Well I’ll be damned.

I was talking to Amos about the latest Hazel photos and what all people said about them, and he clued me in to something major.  Huge.  Epiphany-like.

I have an iMac, right?  So I have this huge screen that shows millions (literally, millions) of colors.  When I look at these new photos they look kind of blown out in the background, but Hazel herself looks pretty good, if I do say so myself.  However, when we converted the pictures to Windows, web, or basically any mode lower than my computer's standard, they look horrible.  HORRIFYING.  Splotchy, grainy, just a big fat mess.  Basically all the nuances of color my computer can show are lost, leaving big patches of one solid color.  On every photo, not just these, but especially these.  I'm not even sure I could post an example because you all might just be used to seeing really shitty photos, I don't know.  

Anyway, my point is I didn't realize that until today.  Can you trust me that those photos look a lot better to me than they probably do to you?  I'm going to work on this, because I would like everyone to see what I see.  Amos was telling me there are steps you can do so that your images show the same on every computer, but it's too technical to go into – I barely followed him, and I'm not sure I could explain it in any way that would make sense.  Does anyone else have this kind of problem, or am I the only one who was in the dark?

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4 thoughts on “Well I’ll be damned.

  1. I know it but I'm so used to working on my mac that I sometimes forget! The same problem for developing websites, a pc has a different standard fontsize than mac, and each browser handles it differently… I didn't found your pictures blown out! They're wonderfully high-key. They have that angelic feeling (but I'm probably seeing what you see on my old but trusty calibrated trinitron ;-P ) And about that certain one, I would let make a real big print of it (80x100cm) to hang somewhere in my house if she was my kid. It's really a fantastic photo! But formal pictures are just not doable for the parents IMHO. As a parent you're just too close with your child, you really need that unpersonal touch for formal portraits ^_^I see you have a flickr account, did you never wonder why some "lousy" coloured pictures get so many good comments? Images made on a mac or a professional pc are just too soft, almost boring or just too hard, loud when viewed on a non-professional screen. And firefox throws some extra weirdness in the mix, but I believe the latest update fixes that… Ah, and don't use adobeRGB 'cause it has way more colourshades inbetween than sRGB. Very good for prof. use but on the net, it just translates badly.Good luck with you new quest 😉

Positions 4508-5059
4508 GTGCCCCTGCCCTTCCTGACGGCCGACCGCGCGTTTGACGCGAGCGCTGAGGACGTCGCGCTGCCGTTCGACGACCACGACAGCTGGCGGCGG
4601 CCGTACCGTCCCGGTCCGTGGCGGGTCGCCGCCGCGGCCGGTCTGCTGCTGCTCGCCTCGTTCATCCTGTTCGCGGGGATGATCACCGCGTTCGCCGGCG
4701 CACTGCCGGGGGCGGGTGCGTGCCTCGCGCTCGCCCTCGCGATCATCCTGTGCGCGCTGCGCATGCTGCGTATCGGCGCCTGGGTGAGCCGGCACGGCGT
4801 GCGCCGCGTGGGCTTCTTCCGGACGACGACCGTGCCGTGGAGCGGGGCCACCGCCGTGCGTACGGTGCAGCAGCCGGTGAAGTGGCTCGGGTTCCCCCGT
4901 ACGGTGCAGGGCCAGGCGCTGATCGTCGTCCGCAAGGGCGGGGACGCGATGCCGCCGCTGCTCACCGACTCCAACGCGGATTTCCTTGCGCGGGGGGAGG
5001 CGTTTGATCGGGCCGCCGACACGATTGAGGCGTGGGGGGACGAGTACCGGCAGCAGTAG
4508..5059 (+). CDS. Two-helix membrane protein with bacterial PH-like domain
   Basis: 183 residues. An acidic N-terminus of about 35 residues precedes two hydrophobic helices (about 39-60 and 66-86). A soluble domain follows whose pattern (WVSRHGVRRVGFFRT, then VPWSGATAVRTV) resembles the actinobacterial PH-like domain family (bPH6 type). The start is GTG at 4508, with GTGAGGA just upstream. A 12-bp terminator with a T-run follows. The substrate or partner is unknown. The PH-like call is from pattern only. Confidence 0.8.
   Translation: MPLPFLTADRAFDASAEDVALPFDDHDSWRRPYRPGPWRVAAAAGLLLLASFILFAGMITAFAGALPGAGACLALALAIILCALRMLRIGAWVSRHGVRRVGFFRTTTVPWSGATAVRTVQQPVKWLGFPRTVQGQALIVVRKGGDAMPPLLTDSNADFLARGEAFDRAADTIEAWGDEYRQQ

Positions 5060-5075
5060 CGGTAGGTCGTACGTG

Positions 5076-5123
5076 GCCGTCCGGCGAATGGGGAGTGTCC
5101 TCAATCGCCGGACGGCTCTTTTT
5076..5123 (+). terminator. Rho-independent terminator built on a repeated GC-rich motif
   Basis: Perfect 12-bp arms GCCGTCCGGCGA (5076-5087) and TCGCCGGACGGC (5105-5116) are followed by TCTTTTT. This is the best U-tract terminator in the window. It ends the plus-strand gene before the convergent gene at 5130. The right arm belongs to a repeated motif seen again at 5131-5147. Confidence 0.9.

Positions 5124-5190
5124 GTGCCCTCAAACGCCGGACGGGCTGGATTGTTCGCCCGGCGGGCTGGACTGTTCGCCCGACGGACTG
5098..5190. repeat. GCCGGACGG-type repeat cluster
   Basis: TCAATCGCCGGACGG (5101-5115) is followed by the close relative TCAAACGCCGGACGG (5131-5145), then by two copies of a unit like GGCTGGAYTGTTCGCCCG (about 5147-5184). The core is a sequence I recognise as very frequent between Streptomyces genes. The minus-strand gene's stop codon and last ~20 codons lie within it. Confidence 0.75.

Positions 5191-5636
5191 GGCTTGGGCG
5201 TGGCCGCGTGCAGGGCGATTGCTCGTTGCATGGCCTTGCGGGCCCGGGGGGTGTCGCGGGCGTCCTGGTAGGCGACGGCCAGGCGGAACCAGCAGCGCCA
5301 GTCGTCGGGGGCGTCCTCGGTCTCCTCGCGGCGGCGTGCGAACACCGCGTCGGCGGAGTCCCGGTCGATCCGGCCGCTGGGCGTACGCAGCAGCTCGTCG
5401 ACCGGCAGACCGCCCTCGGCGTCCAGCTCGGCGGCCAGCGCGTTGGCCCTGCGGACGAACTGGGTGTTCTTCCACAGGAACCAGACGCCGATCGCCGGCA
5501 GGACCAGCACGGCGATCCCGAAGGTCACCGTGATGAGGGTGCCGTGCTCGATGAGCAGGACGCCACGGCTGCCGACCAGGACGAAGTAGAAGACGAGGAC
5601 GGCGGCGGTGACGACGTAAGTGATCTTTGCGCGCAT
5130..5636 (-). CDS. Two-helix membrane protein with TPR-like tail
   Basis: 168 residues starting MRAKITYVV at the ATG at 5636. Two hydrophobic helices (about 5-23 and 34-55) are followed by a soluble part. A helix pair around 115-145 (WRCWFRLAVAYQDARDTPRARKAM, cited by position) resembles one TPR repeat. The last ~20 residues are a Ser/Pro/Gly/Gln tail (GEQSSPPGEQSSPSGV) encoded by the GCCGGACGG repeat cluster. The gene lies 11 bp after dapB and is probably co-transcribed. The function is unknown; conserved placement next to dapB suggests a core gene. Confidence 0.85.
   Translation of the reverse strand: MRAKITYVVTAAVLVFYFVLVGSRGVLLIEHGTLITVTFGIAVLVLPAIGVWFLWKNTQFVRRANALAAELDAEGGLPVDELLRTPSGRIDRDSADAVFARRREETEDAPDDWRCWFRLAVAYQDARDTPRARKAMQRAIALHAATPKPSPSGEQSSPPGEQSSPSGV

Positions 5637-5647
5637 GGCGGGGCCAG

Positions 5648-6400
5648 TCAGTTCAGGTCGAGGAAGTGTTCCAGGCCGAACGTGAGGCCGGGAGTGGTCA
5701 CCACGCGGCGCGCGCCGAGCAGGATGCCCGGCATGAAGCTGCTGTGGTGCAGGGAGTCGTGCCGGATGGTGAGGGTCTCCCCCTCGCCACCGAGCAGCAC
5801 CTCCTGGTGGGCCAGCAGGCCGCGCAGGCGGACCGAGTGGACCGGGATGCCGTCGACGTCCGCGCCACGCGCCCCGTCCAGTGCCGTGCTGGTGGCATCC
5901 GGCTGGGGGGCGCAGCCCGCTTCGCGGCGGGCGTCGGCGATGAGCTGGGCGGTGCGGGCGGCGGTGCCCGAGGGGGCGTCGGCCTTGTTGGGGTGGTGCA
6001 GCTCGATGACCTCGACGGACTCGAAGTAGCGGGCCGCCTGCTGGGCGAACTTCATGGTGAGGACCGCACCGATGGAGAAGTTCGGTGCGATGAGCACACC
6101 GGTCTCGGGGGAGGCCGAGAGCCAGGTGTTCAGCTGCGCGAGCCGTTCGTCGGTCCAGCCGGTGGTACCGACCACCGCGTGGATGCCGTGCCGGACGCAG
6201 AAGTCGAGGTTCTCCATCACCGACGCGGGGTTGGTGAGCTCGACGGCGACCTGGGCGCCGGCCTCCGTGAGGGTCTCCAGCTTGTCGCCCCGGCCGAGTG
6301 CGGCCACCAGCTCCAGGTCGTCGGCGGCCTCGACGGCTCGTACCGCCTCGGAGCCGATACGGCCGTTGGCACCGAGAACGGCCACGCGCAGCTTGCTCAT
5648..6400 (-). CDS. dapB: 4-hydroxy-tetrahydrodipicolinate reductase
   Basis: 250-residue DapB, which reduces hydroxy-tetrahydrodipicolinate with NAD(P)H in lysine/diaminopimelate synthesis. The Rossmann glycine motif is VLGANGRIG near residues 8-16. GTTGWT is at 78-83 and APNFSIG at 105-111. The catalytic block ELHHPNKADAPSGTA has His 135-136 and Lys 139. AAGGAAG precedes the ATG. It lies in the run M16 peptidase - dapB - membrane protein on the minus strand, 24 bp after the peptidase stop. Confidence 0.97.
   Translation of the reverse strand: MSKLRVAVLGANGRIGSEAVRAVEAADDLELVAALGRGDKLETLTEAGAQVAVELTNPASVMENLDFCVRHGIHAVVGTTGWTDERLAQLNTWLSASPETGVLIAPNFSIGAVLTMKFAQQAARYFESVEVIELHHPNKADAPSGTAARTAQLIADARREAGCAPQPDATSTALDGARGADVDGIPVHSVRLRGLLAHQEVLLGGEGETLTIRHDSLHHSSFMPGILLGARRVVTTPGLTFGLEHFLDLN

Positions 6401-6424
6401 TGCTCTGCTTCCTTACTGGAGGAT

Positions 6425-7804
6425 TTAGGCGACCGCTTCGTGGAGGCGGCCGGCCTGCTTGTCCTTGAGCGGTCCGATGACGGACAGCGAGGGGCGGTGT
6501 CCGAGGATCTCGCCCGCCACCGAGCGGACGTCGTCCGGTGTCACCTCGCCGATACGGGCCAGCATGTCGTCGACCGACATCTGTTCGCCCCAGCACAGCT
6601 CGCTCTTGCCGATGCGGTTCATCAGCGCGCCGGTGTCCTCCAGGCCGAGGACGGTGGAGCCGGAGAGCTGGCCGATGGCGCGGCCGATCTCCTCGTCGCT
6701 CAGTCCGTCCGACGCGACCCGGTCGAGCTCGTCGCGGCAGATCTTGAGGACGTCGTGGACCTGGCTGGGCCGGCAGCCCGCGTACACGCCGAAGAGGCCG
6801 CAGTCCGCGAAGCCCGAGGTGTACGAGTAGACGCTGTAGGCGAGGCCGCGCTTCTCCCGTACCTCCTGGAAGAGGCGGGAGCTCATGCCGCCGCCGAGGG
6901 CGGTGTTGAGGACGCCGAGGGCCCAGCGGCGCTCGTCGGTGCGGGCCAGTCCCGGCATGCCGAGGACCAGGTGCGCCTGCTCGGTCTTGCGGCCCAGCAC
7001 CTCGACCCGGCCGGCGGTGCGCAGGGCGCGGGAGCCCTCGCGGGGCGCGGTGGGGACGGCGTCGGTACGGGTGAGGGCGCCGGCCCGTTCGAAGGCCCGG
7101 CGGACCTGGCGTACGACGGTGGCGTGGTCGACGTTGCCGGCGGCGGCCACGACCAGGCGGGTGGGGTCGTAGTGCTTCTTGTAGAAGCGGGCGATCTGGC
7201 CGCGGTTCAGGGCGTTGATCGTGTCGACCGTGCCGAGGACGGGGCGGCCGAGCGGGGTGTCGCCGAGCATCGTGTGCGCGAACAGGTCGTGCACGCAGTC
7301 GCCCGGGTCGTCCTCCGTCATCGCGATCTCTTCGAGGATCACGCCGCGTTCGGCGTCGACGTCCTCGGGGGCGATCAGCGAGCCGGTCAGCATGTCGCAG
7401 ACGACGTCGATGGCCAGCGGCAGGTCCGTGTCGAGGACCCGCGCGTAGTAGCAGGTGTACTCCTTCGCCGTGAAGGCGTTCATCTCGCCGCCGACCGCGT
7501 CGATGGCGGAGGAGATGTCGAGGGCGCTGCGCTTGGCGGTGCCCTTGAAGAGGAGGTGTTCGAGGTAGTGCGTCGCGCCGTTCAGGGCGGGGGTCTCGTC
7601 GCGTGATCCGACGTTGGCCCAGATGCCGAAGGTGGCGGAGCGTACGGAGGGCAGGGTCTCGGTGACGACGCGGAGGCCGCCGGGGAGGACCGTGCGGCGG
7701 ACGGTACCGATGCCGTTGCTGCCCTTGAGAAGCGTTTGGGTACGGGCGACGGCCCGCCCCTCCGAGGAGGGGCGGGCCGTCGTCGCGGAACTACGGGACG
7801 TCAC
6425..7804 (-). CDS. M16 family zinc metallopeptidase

2. You're talking about color spaces and it can get a little overwhelming. LOL I have the same issues which is why I hate doing online proofing for my clients. Who knows what kind of monitor they're using, and there's no telling how crappy the photos look on their uncalibrated monitors.Peggy's right…all images on the web should be sRGB in order to show the "right" colors. And don't forget that Vox and Flickr seem to do some sort of oversharpening to images once their uploaded. I have no idea why.

  3. I can't believe I didn't realize this! I know my mac screen would be "better," but I didn't realize how much or in what way. I bet you didn't see them all blown out Peggy because of your screen; my mom told me, very nicely, that she tried to print them and they were all "blank," LOL! I'm going to play around with this using the sRBG (thanks for the tip, ladies) and see what I can see. I did notice that about Flickr, but I always figured you can't argue with taste.

  4. I absolutely know what you mean. This happens why I try to show people things who have pc's. My roommate was looking at my photos on his laptop and I was like "NO!!!! That is NOT what it looks like!"

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